In my last Saltworkstudio class we experimented with interference colors. Painters are often suspicious of these paints, harboring a worried feeling that incorporating them is the equivalent of a child dumping a mound of red glitter on Mom’s homemade Christmas card, an instantaneous road to kitschy work. They do have that same quality of toylike holographic change as you shift angles, like Jesus’ eyes opening and closing as you move the 3-D postcard: unnerving and miraculous. Interference colors are the colors of outer space, in a sense anti-colors, because the show up only by floating on a dark background. Think nebulas, deep space, and the formless cloud Captain Kirk sees pulsing on the galactic horizon.
On a white surface, they virtually disappear. Nancy Reyner does large-scale, moving abstracted landscapes with layers and layers of them. If you can make a “value” painting, that is, a black-grey-white grisaille or painted cartoon that has large areas of darker background, you can use them for mystery and emphasis. They have that phantom quality: like ghosts, they can barely be photographed. Like ghosts, you have to see them to believe them. I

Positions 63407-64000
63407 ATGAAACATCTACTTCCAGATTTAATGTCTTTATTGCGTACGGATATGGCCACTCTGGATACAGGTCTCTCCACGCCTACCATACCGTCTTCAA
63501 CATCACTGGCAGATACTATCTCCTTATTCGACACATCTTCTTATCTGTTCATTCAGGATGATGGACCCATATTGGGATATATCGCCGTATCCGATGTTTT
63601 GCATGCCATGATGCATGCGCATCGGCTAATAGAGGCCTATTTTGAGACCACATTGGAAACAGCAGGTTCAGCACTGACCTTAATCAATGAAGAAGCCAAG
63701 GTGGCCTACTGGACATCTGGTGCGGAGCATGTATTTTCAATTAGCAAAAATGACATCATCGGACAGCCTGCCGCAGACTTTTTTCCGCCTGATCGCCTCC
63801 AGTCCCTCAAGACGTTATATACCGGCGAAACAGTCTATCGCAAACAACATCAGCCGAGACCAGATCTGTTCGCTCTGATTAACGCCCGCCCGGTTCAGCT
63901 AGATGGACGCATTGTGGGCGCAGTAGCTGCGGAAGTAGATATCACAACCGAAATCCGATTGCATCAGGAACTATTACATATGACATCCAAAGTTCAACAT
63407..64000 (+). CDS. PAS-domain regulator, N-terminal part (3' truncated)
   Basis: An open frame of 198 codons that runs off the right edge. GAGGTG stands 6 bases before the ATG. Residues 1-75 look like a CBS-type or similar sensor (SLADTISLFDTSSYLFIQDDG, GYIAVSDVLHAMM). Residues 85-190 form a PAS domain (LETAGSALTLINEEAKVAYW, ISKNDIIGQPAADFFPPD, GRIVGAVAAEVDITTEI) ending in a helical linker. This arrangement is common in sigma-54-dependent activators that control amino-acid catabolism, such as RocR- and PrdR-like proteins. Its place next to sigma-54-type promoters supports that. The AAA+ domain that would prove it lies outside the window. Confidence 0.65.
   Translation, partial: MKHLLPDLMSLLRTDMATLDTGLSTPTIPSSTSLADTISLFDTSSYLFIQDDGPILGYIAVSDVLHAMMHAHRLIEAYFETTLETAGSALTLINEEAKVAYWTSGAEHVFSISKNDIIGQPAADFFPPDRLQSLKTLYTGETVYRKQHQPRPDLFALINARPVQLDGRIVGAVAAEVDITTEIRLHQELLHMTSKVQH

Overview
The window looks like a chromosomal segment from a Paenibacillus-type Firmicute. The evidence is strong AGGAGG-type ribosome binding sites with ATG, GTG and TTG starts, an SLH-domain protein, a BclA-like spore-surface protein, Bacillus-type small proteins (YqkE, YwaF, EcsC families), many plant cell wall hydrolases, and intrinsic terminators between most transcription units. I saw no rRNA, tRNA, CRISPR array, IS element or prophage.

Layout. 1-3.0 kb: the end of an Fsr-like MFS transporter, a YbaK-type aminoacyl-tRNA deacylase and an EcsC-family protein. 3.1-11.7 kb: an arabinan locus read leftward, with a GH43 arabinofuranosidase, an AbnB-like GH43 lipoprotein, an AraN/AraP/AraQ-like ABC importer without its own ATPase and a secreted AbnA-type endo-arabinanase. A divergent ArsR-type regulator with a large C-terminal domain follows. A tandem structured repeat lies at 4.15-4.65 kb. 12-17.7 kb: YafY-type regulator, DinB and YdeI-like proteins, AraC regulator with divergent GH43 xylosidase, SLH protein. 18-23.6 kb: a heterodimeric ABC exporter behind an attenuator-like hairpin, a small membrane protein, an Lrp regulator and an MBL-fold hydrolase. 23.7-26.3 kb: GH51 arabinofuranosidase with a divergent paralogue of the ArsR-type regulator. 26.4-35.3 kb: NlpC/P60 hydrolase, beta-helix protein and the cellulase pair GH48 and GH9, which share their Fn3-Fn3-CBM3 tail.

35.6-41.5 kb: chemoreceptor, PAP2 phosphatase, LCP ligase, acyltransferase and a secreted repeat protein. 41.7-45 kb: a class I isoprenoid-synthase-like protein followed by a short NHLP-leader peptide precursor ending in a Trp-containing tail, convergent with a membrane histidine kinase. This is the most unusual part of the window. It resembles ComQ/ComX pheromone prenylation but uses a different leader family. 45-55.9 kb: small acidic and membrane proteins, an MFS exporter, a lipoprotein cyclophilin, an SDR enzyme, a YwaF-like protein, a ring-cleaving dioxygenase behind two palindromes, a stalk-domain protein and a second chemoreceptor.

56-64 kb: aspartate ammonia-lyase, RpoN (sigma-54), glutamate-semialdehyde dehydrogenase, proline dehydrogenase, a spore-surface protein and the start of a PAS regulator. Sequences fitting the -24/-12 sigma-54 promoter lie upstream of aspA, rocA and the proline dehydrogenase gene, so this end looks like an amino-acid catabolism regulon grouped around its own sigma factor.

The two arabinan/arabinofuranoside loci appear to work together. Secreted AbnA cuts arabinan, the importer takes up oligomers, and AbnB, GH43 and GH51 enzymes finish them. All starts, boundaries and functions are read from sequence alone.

Daniel Smith has always excelled with iridescent, interference, and their own Duochrome line. I particularly loved the Interference Gold and Copper over black. The colors are sophisticated neutrals with that alchemical edge. Scratching into them to reveal the black underneath with heiroglyphic marks made me feel like I was creating texts and tablets from a lost continent. For strange landscapes, I think Daniel Smith’s color Iridescent Topaz is amazing… a sort of tarnished gold over soft grass green. And I love the Duochrome Electric Blue… a startling shade that can be used for sky or a bird’s wing or for the brush of thought through the space of a mind.Paint an anti-landscape or a stellar event or decorate your dark-surfaced mood. For more interference paintings, visit www.saltworkstudio.net and see class and event photos.